How should I plot clustered data?

I am trying to use matplotlib (for the first time) to graph the address space
usage of an application against time. The data is written to a log file by
trace statements throughout the source code of the application. The trace
statements contain the current address space usage as well as a timer value
with millisecond granularity.

My data in the y-axis (address space usage) is fairly uniform (0-2000 MB
values), but my data in the x-axis (the time at which the the trace statements
were executed) is highly clustered. For example, I have approximately 150
data points over a 5 minute run, but some of the data points are only 10ms
apart.

I would like to annotate each point on the graph with the line number in the
log file so that the user can look up what was happening at that point. I have
succeeded, but the graph isn't readable because there is so much overlap in
the points.

Is there a standard way that people display data like this? I don't really
like the idea of equally spacing all of the points along the x-axis because
you lose the understanding of the timing. One idea I had was to have some
sort of vertical break in the graph at areas where there was a long gap
without a data point, but I have no idea whether it's possible to implement
something like that in matplotlib.

The output format hasn't been strictly specified, so if you have any ideas of
how I can produce a useful graph, I would be happy to hear them.

Thanks,
Dave

log Y axis?

···

On Wed, Nov 3, 2010 at 6:18 AM, David Frey <dpfrey@...3339...> wrote:

I am trying to use matplotlib (for the first time) to graph the address space
usage of an application against time. The data is written to a log file by
trace statements throughout the source code of the application. The trace
statements contain the current address space usage as well as a timer value
with millisecond granularity.

My data in the y-axis (address space usage) is fairly uniform (0-2000 MB
values), but my data in the x-axis (the time at which the the trace statements
were executed) is highly clustered. For example, I have approximately 150
data points over a 5 minute run, but some of the data points are only 10ms
apart.

I would like to annotate each point on the graph with the line number in the
log file so that the user can look up what was happening at that point. I have
succeeded, but the graph isn't readable because there is so much overlap in
the points.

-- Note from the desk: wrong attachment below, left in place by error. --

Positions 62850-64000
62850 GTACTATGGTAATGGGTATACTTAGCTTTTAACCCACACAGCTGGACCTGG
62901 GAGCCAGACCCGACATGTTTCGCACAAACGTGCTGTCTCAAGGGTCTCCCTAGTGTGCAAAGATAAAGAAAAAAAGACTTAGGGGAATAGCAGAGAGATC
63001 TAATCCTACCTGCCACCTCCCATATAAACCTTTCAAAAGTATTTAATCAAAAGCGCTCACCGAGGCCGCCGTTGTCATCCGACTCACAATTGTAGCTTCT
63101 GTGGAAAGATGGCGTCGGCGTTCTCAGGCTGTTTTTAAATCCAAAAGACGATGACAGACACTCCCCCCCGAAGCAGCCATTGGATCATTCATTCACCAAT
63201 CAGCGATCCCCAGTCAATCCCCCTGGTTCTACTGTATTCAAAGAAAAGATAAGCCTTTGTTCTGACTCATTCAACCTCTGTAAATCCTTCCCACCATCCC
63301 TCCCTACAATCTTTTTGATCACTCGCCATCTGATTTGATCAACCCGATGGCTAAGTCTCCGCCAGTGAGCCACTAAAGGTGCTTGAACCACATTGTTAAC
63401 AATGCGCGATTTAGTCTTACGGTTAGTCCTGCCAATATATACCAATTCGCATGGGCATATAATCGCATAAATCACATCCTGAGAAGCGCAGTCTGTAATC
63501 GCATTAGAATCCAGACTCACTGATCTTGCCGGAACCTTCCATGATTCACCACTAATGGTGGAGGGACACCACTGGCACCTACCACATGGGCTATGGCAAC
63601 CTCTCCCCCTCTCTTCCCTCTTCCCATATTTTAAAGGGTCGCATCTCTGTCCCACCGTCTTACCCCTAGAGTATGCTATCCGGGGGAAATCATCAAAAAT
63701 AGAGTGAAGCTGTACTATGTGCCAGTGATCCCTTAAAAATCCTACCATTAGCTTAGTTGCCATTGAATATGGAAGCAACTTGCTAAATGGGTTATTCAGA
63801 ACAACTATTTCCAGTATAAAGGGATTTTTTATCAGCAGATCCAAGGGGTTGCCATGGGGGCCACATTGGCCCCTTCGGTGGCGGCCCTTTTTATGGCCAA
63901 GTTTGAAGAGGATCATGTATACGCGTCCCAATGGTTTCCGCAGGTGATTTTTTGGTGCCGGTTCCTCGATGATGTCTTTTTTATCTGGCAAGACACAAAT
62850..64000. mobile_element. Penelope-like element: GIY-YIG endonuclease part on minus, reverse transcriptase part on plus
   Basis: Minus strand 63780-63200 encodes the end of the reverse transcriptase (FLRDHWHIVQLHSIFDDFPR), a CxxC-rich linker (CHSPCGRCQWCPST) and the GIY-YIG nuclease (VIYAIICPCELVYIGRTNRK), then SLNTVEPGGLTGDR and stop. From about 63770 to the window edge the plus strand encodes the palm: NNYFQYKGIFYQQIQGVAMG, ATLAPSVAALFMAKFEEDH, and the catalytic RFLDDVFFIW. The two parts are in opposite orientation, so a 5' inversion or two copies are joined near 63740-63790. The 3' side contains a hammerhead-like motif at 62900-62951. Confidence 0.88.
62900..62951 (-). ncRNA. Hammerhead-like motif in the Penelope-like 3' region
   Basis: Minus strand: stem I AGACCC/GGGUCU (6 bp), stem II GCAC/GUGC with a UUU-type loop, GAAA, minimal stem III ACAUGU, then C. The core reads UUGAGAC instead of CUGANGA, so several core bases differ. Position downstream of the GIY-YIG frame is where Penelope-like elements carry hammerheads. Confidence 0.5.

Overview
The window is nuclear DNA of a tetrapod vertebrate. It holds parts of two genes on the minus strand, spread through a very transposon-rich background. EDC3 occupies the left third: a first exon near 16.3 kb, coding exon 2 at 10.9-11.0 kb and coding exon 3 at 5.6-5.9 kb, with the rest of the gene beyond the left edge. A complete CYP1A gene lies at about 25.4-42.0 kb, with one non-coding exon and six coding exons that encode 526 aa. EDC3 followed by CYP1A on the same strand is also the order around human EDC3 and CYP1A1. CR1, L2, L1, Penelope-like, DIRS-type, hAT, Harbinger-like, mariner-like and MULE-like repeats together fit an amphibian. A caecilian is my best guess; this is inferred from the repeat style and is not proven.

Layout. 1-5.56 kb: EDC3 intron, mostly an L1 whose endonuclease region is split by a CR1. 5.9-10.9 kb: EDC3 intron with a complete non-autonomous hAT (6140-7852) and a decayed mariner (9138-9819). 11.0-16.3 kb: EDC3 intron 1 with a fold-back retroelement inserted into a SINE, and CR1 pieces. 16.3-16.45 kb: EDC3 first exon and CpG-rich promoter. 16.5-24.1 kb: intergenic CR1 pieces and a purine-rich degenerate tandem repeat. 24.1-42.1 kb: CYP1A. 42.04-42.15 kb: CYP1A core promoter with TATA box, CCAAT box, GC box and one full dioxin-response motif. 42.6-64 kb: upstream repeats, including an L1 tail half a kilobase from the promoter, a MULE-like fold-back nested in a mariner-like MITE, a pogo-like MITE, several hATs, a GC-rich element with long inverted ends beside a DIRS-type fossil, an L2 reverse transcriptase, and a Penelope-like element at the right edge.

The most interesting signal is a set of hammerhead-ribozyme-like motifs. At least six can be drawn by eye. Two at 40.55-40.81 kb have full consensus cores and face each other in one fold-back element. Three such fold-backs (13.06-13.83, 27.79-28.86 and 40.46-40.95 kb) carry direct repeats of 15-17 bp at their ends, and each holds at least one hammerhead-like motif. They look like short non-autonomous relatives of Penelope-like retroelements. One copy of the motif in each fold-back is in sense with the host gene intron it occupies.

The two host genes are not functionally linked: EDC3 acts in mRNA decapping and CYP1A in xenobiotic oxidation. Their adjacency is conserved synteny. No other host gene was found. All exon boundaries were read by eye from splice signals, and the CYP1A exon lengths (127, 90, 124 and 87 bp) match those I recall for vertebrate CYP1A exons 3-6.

Is there a standard way that people display data like this? I don't really
like the idea of equally spacing all of the points along the x-axis because
you lose the understanding of the timing. One idea I had was to have some
sort of vertical break in the graph at areas where there was a long gap
without a data point, but I have no idea whether it's possible to implement
something like that in matplotlib.

The output format hasn't been strictly specified, so if you have any ideas of
how I can produce a useful graph, I would be happy to hear them.

Thanks,
Dave

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You might want to create multiple subplots, with some of the
subplots/axes zoomed in on the main axes. See this example:
   http://matplotlib.sourceforge.net/examples/pylab_examples/axes_zoom_effect.html

It looks like the image isn't on the website. You can run the example
on your local machine by saving it from the [source code] link at the
top of the page.

That seems to work well if you know in advance how many zoom areas you
want, or are working with it interactively.

If you want to auto-generate the whole figure, you might want to try
something like this:
  - figure out how many zoom regions you need (e.g., by figuring out
how many clusters you have)
  - use figure.add_subplot() or axes_grid1
(http://matplotlib.sourceforge.net/mpl_toolkits/axes_grid/users/overview.html)
to place all of your separate axes
  - plot the main figure and all of the zoom regions

BTW, if the "axes_zoom_effect" image could be added to the gallery,
it's the example I was thinking about in the "Vlines across multiple
subplots" thread:
     http://permalink.gmane.org/gmane.comp.python.matplotlib.general/24999

Hope that helps,
     Justin

···

On Wed, Nov 3, 2010 at 1:18 AM, David Frey <dpfrey@...3339...> wrote:

...
My data in the y-axis (address space usage) is fairly uniform (0-2000 MB
values), but my data in the x-axis (the time at which the the trace statements
were executed) is highly clustered. For example, I have approximately 150
data points over a 5 minute run, but some of the data points are only 10ms
apart.

I would like to annotate each point on the graph with the line number in the
log file so that the user can look up what was happening at that point. I have
succeeded, but the graph isn't readable because there is so much overlap in
the points.